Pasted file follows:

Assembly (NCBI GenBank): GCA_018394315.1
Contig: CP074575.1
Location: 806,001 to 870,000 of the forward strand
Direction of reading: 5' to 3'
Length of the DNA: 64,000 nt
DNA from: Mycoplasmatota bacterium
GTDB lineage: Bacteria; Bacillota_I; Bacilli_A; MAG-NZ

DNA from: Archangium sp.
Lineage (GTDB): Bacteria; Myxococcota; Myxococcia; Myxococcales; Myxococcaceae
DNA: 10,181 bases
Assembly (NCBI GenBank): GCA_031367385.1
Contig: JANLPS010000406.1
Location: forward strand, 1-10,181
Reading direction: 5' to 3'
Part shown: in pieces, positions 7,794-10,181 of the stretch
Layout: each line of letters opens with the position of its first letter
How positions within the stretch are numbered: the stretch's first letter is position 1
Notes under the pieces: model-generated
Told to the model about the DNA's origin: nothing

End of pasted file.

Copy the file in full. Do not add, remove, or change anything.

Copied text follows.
Assembly (NCBI GenBank): GCA_018394315.1
Contig: CP074575.1
Location: 806,001 to 870,000 of the forward strand
Direction of reading: 5' to 3'
Length of the DNA: 64,000 nt
DNA from: Mycoplasmatota bacterium
GTDB lineage: Bacteria; Bacillota_I; Bacilli_A; MAG-NZ

DNA from: Archangium sp.
Lineage (GTDB): Bacteria; Myxococcota; Myxococcia; Myxococcales; Myxococcaceae
DNA: 10,181 bases
Assembly (NCBI GenBank): GCA_031367385.1
Contig: JANLPS010000406.1
Location: forward strand, 1-10,181
Reading direction: 5' to 3'
Part shown: in pieces, positions 7,794-10,181 of the stretch
Layout: each line of letters opens with the position of its first letter
How positions within the stretch are numbered: the stretch's first letter is position 1
Notes under the pieces: model-generated
Told to the model about the DNA's origin: nothing